The Ideal Muscular Body, Part 1: Structure and Form
What are the ideal characteristics of a bodybuilder’s body?
People go into bodybuilding for different reasons. Some engage in weightlifting exercises to lose weight and build muscle mass to improve their looks.
Others engage in bodybuilding to strengthen weak muscles and joints, as in the case of older males who are suffering from a lifetime of sedentary living. And still some engage in the sport because they want to compete in amateur and/or professional bodybuilding competitions.
If you’re interested in competing or if you’re simply interested in what the industry considers the sterling characteristics of a strong and ideal bodybuilder, you’re in luck!
Our current series will cover all of the essential traits to develop as you proceed with your bodybuilding journey.
Note that many of these traits were derived from classical bodybuilders like Arnold Schwarzenegger who were able to develop their fantastic physiques without the information and pharmacological edge that young bodybuilders have now.
What are these traits?
1. General Physical Structure
Classical bodybuilding champions the gradual development of the “X-frame.” The “X-frame” can be observed quite easily during professional bodybuilding competitions.
Contestants have very wide shoulders, large guns, tapered muscular waists and flaring hips. The narrowest point in the “X-frame” is always the waistline.
Though the waistline is narrow, the abdominal area is consistently built, and this region leads to a wide and massive chest supporting equally large shoulders.
The lower region of the bodybuilder is defined by massive, well-defined hips and quads that are as wide and solidly built as the chest and shoulders. A single double bicep pose should be able to show the “X-frame” in a well-built bodybuilder.
2. Muscular Dimension and Form
Obviously, a professional bodybuilder will be evaluated and judged based on the aesthetic merits of his physique. Like a sculpture, a professional bodybuilder will be examined closely by the judges. It’s never enough to simply have big muscles.
Mr. Olympia winners often have large muscles with high crests. A double bicep post should show biceps that easily “peek out” from the rest of the arm. The core muscles or the “six pack” should be symmetrical and there should be as little distance as possible between the two columns of abdominal muscle.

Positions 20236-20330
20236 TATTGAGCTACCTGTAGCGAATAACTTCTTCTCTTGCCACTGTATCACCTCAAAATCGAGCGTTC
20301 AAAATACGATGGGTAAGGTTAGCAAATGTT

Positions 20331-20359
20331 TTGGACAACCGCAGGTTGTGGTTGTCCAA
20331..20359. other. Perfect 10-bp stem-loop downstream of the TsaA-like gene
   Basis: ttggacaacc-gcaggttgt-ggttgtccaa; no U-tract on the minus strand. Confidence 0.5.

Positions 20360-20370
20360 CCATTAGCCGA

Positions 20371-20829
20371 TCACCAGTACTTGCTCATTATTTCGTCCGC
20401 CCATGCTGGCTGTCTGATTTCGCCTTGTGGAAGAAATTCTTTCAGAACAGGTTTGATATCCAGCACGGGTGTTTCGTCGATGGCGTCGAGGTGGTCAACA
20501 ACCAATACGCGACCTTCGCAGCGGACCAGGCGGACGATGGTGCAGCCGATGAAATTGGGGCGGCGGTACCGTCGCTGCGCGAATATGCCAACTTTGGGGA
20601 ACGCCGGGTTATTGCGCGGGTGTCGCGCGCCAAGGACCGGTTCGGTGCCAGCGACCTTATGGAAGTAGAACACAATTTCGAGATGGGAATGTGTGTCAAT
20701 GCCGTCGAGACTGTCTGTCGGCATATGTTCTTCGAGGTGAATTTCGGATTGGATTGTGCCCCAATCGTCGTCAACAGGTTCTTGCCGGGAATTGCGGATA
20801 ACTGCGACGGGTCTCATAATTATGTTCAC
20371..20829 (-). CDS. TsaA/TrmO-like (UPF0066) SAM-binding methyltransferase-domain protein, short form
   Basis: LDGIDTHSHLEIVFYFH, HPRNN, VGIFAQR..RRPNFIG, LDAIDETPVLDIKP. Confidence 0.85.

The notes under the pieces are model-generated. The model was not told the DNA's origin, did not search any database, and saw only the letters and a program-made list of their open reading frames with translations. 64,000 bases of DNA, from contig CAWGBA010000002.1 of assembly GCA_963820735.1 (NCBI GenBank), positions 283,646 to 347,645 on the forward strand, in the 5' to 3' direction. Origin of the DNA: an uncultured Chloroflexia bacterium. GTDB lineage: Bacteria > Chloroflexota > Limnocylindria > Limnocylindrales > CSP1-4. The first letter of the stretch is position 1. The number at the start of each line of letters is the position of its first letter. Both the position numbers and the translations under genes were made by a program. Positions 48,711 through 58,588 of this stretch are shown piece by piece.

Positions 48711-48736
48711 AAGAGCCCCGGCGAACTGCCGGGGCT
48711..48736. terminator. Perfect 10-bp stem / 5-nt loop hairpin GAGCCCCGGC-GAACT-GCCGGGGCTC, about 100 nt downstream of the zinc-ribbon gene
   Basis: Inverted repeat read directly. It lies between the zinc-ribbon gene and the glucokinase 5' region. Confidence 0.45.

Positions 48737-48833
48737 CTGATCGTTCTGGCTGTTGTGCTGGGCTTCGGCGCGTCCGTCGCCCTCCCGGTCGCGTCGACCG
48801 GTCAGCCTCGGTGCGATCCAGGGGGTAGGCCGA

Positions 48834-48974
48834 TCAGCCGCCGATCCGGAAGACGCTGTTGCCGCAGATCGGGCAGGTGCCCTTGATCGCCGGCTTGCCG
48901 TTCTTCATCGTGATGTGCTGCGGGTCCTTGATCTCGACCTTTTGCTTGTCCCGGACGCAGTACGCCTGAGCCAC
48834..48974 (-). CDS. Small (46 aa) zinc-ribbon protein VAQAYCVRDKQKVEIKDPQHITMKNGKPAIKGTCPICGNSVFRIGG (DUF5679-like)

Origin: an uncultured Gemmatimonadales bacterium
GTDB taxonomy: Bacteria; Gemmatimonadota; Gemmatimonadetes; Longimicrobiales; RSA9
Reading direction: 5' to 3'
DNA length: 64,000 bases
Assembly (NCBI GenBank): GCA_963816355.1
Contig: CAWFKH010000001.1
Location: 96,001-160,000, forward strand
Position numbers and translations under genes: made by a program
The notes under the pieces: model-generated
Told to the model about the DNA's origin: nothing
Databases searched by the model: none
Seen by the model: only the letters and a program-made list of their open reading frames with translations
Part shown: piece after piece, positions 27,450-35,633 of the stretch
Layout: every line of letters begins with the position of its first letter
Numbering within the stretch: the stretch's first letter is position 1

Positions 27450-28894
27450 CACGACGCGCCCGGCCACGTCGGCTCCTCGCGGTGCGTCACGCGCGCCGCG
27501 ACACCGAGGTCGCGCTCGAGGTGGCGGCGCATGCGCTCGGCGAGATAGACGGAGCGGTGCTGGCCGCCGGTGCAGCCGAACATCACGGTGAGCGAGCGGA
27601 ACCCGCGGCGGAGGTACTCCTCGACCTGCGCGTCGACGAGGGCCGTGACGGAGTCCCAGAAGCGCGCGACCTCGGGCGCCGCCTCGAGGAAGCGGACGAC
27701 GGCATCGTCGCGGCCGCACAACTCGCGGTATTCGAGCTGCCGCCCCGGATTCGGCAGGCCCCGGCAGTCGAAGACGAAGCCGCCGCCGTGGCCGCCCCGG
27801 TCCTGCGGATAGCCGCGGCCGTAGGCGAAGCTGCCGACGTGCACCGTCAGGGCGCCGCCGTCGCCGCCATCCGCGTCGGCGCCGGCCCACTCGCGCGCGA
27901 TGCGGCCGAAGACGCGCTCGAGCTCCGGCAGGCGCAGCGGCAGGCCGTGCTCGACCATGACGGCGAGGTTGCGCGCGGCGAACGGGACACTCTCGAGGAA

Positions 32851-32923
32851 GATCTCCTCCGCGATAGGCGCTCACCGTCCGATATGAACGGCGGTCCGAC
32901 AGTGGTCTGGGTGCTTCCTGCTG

The lat muscles on the other hand should be positioned low with heavy build. The wideness of the lat muscles will also be noted. Contrary to common belief, your triceps shouldn’t be rounded and wide. They should actually be narrow and more tapered, indicating muscle splitting and excellent development.
The ideal shoulder can be quite difficult to attain. Amateur bodybuilders often have a tough time measuring up to their professional counterparts because it’s difficult to develop the shoulders to the point that it becomes a “three-headed” shoulder with all regions emerging easily during a flex.
Professional bodybuilders typically press 200+ pounds to bring out the extended musculature of the shoulders. It’s not an easy task, but if you have what it takes to lift 200+ pounds later in your journey, you should be able to achieve the “three-headed” shoulder form.
What about the legs?
Legwork is grueling for professional bodybuilders because they all aim to produce extreme muscular prominence in their hips and calves. If you’ve tried a heavy day on your legs, you know how painful it can be during the first few months.
Human legs are designed for walking, climbing and running. Anything beyond these three activities requires major re-engineering from within… But the results are often fantastic and worth your time!
3. Muscle-Joint Ratio and Form
In a previous blog post we talked about the relationship between bone size and muscle size. If you have big bones, it would also be easier for you to develop large muscles. However, this genetic reality does not actually conform to the ideal appearance of joints in competition.
What judges are often looking for is large muscles held together by narrow-looking joints. So if you have large joints to begin with, you will have to exert extra effort to ensure that your muscles look larger compared to your joint size.
Of course, shorter competitors would also have to work hard to ensure that they have a good muscle-joint ratio. However, the struggle is less strenuous because their joint sizes are smaller than their taller counterparts.
The obvious problem areas for many competitors are the shoulders, arms and legs. There is no shortcut: you have to ensure that the muscles wrapped around these joints are worked out thoroughly to gain sufficient size to dwarf the supporting joints.